"Dozens of these stone enclosures—open at the top, usually square or circular, with a gap secured by a gate—remain scattered across New England. They were once a ubiquitous feature in the region. In fact, they were so necessary to the orderly functioning of a community that they were required by law. They were town pounds.More at the always-interesting Atlas Obscura.
In 17th-century America, livestock were generally not fenced in as they are today. Back in England, grazing animals were guarded by herders. But in the New World, where labor was scarce, animals like sheep and cattle were turned loose to graze on common lands instead. (The town green, or common, was often used for this purpose.)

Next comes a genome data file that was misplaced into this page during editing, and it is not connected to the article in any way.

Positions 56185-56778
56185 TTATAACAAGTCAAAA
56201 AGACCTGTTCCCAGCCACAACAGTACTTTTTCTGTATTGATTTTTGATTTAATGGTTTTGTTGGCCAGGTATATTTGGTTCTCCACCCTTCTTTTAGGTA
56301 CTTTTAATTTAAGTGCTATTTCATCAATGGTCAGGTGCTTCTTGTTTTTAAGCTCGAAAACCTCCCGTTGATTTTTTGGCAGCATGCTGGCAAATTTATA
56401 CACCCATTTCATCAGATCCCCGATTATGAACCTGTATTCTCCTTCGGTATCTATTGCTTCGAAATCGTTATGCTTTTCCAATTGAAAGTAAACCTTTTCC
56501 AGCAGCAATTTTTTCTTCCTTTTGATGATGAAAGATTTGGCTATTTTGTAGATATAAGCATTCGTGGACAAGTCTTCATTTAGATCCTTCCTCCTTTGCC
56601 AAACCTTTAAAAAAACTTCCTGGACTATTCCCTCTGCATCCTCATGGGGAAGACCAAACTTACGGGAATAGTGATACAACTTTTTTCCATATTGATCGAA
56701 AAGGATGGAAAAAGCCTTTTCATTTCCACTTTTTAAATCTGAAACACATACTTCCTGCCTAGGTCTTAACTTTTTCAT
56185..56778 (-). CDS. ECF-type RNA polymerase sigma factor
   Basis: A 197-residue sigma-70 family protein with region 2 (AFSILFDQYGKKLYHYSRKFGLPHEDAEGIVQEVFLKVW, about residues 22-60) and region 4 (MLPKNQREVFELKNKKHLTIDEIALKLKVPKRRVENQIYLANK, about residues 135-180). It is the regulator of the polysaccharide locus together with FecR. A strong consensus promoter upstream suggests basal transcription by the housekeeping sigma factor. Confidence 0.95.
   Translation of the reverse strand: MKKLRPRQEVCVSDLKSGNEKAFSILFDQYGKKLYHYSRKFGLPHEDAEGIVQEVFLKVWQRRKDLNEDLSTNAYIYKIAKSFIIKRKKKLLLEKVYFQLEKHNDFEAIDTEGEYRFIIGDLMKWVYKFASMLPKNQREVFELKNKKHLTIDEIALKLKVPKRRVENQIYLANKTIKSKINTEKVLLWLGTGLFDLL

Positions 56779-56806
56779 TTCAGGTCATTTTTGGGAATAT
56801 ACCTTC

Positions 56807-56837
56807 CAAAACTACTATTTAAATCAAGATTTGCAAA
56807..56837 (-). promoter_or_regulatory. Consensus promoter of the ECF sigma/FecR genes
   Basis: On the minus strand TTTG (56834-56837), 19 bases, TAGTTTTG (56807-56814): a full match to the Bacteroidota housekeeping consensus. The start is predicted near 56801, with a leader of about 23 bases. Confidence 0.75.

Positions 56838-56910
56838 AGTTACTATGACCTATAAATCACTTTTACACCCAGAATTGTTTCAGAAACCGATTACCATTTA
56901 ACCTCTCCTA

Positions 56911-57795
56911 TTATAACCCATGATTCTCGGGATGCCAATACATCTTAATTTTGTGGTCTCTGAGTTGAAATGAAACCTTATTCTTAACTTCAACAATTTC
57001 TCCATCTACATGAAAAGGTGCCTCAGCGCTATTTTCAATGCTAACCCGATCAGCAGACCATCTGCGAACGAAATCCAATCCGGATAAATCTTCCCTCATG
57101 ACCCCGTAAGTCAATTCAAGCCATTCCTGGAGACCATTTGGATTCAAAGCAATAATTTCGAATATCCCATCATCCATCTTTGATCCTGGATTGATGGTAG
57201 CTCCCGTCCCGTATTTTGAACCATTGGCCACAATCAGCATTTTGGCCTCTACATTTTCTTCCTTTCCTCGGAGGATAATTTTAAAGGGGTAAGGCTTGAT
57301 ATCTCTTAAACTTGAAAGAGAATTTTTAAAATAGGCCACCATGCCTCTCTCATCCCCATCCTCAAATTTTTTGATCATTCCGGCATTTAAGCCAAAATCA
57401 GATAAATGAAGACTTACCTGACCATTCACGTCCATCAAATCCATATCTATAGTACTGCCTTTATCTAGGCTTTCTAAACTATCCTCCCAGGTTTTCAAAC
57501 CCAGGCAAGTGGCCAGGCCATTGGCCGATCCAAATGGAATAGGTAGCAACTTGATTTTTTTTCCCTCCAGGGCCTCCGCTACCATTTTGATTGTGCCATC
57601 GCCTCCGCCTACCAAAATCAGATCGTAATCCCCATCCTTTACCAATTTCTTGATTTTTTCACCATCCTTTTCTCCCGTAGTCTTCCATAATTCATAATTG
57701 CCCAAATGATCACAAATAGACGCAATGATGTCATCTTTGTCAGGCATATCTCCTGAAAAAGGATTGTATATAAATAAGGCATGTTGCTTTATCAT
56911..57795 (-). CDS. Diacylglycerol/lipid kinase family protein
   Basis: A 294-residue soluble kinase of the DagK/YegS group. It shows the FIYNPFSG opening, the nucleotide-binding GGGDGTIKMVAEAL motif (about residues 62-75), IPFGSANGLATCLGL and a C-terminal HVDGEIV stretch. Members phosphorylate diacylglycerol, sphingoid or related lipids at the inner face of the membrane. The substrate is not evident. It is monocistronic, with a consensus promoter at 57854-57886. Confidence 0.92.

If an animal strayed and was found wreaking havoc on private property, it was brought to the pound, where it was corralled with other wayward creatures and watched over by a town-appointed “pound-keeper” (sometimes called a “pound-master,” or “pounder”) until its owner could retrieve it—for a fee...
Today perhaps a hundred town pounds remain across New England. (They exist in other areas too. In addition to having mapped two dozen of New England’s pounds, users of the site waymarking.com have located one in a Nevada ghost town, and several in the U.K.)"